Problem Statements

The Alliance Hack will leverage the Alliance’s deep expertise to support fintechs in developing solutions to support women business-owners access and use financial products and supportive business development services to accelerate their business growth, as well as connect them with global financial services providers (FSPs) who also want to do same.

Financing women-owned/led informal very small enterprises (VSEs)

Women owned/led very small businesses (WVSEs); often semi-formal, are a vast un-served and underserved segment when it comes to accessing finance for their business. FSPs lack sufficient information and documents to underwrite loans. Women also lack sufficient information/financial know-how to demand the appropriate finance for their businesses. Create solutions that would improve women business owners’ in the VSE segment access to finance. (B2B, B2B2C or B2C)

Financing for women owned/led formal small-to-medium sized enterprises (SMEs)

Moving up in business size, women owned/led formal SMEs (WSMEs) are registered businesses that pay taxes and have recorded transcation histories. WSMEs may borrow from multiple sources, often using credit cards, as bank requirements can be onerous for new entrepreneurs. The banks themselves often struggle to identify women-owned businesses and may perceive WSMEs as costly to acquire and serve. Create solutions that would improve women business owners’ in the SME segment to access finance. (B2B, B2B2C or B2C)

Building the business capabilities of female entrepreneurs

Women-owned enterprises–roughly one third of small businesses in developing countries–represent a massive untapped growth opportunity for financial services providers. Filling the gap will take more than financing alone; training, mentoring, networking, and other non-financial services can give entrepreneurs a vital leg up. Create solutions that would improve women business owners’ access to education and networks. (B2B, B2B2C or B2C)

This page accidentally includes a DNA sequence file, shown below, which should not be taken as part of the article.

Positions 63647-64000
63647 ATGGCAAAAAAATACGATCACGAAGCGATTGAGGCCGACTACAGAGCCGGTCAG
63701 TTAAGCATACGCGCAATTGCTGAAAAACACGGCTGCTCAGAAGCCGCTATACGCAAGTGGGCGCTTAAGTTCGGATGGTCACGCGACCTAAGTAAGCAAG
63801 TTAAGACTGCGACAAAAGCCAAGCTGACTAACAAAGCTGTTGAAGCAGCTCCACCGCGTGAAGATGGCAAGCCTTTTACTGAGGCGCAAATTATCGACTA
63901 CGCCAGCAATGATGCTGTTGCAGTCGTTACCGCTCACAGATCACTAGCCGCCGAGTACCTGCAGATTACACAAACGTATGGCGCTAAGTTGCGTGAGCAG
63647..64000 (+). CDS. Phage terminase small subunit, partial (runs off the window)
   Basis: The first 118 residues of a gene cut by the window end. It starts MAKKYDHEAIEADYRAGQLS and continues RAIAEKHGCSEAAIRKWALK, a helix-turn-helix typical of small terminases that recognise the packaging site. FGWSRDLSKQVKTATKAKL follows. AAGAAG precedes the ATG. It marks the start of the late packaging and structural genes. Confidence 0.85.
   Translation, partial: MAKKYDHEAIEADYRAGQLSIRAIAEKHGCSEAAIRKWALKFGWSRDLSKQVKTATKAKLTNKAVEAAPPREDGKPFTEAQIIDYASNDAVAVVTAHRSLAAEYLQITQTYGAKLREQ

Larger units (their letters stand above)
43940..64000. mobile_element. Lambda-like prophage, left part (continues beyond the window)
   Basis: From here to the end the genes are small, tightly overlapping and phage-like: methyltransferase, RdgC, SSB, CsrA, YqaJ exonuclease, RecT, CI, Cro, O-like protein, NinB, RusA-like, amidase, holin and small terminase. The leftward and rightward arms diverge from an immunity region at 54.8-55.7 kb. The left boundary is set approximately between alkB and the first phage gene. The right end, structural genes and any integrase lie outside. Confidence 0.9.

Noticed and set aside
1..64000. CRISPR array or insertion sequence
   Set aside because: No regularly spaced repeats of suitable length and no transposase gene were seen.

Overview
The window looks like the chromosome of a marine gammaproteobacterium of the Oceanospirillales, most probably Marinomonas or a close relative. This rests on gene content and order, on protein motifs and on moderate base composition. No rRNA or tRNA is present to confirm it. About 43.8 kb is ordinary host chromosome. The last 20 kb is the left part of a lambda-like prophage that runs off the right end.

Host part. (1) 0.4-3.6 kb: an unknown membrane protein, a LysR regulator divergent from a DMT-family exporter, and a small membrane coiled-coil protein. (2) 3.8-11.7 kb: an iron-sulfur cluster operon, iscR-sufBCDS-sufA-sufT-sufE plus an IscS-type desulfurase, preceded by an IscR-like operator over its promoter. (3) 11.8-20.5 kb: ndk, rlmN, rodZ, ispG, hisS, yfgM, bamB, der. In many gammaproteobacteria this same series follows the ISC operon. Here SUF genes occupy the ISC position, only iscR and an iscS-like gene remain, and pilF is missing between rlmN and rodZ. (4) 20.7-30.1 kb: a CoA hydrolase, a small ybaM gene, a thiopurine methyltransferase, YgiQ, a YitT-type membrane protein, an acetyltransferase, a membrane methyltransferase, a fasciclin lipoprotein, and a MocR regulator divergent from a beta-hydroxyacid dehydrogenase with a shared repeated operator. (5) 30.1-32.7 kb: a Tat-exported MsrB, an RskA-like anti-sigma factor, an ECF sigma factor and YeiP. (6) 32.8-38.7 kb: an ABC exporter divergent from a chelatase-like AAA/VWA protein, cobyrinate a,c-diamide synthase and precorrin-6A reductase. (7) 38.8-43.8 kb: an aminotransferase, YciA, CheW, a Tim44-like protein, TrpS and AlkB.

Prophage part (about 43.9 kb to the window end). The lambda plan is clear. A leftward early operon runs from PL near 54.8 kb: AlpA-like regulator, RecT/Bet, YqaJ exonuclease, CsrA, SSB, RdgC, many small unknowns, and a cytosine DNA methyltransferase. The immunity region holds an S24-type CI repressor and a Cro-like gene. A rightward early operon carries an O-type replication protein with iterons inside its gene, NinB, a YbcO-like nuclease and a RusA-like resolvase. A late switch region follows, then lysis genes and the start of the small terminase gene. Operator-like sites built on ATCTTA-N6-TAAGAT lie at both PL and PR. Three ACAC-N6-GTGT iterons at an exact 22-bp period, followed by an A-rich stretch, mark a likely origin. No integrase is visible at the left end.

Building women entrepreneurs’ access to trade and supply chain

A key constraint for WSMEs in developing countries is limited access to markets. The lack of access to trade and supply chain finance is a serious impediment to growth, with small firms in low-income countries most affected.

  • Studies estimate the potential market for SCF, which includes every invoice and receipt issued by corporates, to be up to US$17 trillion globally with a large SCF financing gap of $3 trillion (McKinsey, 2020).
  • The global trade finance gap is estimated at $1.7 trillion (ADB 2021).
  • Half of trade finance requests for SMEs were rejected in 2015, compared to only 7% for multinational corporations (WTO 2016).

Women owned and led small businesses find trade and supply chain finance particularly challenging, given their small size, lack of sufficient track record and the need for security to underwrite working capital and banks’ letters of credit. Create a solution that helps WSMEs access trade and supply chain finance
(B2B, B2B2C or B2C)

Transforming mass market women’s investment capabilities

Women’s relationship with wealth continues to be impaired. Long-term financial planning has traditionally been reserved for men, while women tend to handle day-to-day budgeting. Women often lack connection with financial advisors and have low confidence in their investment skills compared to their male counterparts. Create a solution that helps develop mass market women’s investment capabilities. (B2B, B2B2C or B2C)